Is it Wednesday again? It must be - the ASA has just issued an upheld ruling against an influencer for failing to include appropriate advertising disclosures on Instagram.

This week’s star under the spotlight is former Ex-on-the-Beacher Chet Johnson. He posted two stories encouraging his followers to head over to the website of North Wests Competitions to pick up a ticket to enter their various "live" competitions. 

In this case, Chet Johnson did label his stories with the disclosure “AD”, but the ASA felt the label was so small that it might as well not have been there at all. Ultimately, the post wasn’t obviously identifiable as an ad.

It’s always tempting to minimise a disclosure or hide it away - it pours a cold bucket of sick over the otherwise organic look and feel of the post. But of course that’s the whole point. Only last month, the ASA published its latest monitoring study highlighting the many shades of non-compliance by influencers in their posts - we’ve seen inconsistent disclosures, incorrect disclosures, unclear disclosures, hidden disclosures, you name it. 

It’s a well-trodden path. We’ve commented on this most recently here, but to paraphrase: the ASA is on the warpath and taking no prisoners on this issue.

We don’t know much about North Wests Competitions, the promotions they run or what their relationship is with Chet Johnson, mainly because they didn’t bother to respond to the ASA’s enquiries (earning an insta-upheld for the unreasonable delay). Chet Johnson didn’t add much colour either, save to say that he would ensure his future marketing communications on social media were clearly and prominently labelled.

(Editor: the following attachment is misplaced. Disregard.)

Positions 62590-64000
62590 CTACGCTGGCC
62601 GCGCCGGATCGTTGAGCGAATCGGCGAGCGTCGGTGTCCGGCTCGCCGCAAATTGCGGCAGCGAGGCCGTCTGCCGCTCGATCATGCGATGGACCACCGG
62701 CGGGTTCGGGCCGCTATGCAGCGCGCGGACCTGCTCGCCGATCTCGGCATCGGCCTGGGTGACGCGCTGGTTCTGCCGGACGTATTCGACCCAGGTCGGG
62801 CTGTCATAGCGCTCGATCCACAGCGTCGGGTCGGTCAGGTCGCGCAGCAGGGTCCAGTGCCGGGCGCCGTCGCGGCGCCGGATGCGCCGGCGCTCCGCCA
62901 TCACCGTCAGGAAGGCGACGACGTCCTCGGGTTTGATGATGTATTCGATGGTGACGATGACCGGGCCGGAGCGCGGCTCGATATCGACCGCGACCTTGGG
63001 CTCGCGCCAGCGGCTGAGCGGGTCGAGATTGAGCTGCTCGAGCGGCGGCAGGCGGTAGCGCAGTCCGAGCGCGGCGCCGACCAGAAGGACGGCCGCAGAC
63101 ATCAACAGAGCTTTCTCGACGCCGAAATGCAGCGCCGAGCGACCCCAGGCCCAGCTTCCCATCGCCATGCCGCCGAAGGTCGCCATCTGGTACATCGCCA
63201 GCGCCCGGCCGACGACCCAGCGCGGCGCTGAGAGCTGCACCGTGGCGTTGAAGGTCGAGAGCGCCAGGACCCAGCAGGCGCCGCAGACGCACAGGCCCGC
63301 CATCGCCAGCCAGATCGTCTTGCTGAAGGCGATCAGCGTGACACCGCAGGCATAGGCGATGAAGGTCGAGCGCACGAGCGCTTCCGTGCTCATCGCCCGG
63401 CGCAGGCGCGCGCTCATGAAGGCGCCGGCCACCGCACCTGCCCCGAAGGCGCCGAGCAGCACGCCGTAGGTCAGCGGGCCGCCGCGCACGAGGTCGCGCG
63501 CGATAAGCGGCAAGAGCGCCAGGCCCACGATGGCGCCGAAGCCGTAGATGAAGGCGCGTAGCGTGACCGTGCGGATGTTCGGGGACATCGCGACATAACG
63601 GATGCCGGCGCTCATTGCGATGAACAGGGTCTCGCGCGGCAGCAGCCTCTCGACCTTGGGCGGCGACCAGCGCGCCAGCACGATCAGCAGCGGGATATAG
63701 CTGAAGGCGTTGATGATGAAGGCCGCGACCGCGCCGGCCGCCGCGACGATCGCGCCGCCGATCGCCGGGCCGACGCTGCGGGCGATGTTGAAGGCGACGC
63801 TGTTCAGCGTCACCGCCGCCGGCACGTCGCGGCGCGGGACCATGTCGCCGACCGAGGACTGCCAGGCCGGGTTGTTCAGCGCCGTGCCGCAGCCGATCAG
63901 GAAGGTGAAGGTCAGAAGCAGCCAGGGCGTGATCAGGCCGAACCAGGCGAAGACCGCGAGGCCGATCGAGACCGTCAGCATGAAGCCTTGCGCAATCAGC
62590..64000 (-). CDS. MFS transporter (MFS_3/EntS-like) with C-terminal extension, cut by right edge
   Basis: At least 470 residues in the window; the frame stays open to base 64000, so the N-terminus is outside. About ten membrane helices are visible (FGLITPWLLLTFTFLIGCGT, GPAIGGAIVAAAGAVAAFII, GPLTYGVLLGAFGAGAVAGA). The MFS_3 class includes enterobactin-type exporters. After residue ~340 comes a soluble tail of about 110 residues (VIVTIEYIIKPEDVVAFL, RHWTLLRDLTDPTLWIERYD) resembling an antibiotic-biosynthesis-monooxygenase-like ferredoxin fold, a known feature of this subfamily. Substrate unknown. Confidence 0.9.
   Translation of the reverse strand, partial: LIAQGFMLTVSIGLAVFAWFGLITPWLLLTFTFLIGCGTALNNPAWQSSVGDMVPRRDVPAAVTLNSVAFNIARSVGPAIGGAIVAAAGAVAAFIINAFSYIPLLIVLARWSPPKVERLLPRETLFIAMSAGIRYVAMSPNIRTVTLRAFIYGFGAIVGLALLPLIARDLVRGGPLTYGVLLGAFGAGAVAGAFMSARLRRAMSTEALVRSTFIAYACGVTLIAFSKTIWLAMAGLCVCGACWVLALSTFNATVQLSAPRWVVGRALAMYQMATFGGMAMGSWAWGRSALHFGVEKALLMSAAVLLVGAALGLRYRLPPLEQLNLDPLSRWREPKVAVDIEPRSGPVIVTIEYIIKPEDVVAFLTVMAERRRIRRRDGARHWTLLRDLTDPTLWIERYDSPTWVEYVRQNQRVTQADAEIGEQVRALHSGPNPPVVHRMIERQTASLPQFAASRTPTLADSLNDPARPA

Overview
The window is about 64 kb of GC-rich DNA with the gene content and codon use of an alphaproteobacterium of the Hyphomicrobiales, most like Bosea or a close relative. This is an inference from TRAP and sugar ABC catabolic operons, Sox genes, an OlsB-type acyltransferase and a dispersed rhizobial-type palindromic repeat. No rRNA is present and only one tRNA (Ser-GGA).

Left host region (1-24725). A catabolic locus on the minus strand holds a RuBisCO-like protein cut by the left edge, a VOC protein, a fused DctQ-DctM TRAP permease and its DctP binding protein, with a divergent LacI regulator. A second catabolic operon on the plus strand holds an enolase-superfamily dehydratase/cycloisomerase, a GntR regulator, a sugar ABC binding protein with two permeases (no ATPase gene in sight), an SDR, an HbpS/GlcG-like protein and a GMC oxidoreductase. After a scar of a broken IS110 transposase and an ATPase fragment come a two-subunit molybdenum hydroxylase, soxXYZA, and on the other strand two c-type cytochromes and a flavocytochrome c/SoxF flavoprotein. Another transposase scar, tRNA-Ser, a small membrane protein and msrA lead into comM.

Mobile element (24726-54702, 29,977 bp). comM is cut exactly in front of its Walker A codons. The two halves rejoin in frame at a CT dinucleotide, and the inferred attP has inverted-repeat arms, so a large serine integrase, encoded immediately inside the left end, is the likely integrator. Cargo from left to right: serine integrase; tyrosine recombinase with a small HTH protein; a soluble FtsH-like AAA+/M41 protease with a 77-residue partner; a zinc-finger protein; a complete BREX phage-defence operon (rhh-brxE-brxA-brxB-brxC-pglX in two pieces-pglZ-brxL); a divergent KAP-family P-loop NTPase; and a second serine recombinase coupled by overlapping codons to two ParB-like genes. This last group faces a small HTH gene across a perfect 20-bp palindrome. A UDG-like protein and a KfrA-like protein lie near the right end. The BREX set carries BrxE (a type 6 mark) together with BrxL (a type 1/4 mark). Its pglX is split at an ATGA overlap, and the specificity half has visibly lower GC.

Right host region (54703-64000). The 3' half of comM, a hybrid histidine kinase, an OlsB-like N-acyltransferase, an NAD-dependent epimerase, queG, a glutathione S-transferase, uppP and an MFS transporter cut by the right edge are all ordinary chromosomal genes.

So with a “no show” and a “mea culpa”, the ASA didn’t waste any time (or many words) in upholding the complaint.

The fact that North Wests Competitions didn’t even respond to the ASA gives some indication of what they think of the ASA, the ad codes and probably, therefore, the upheld ruling. Of course, by remaining silent they also place even greater focus on the influencer, rather than perhaps more fairly sharing the blame. In these sorts of cases, the talent will often be more familiar to the public than the promoter and so, to the extent that this case gets any coverage in the media, it is likely to be Chet Johnson who is the “face” of the story and the messenger who gets the blame.

Likewise, the ASA’s focus is also on the influencers at the moment - they are, after all, the mouthpiece - and it remains to be seen whether the increased attention and recent rounds of upheld rulings make a difference.

But what about the brands that are paying these influencers and failing to ensure their posts are compliant - and in this case, failing even to provide a response? The problem, as ever, is that the ASA has limited powers to sanction either party, other than to generate negative publicity. 

They can’t force a response or punish the lack of one with a fine, so the outcome for North Wests Competitions is the same either way. And whilst negative publicity does matter for big brands that care what people think of them, for smaller, more obscure operators that don't seem to care if their credibility "goes South", perhaps not so much.

Things might be about to change, however, as a new Parliamentary Inquiry into influencers is under way, which might shake things up for this sector.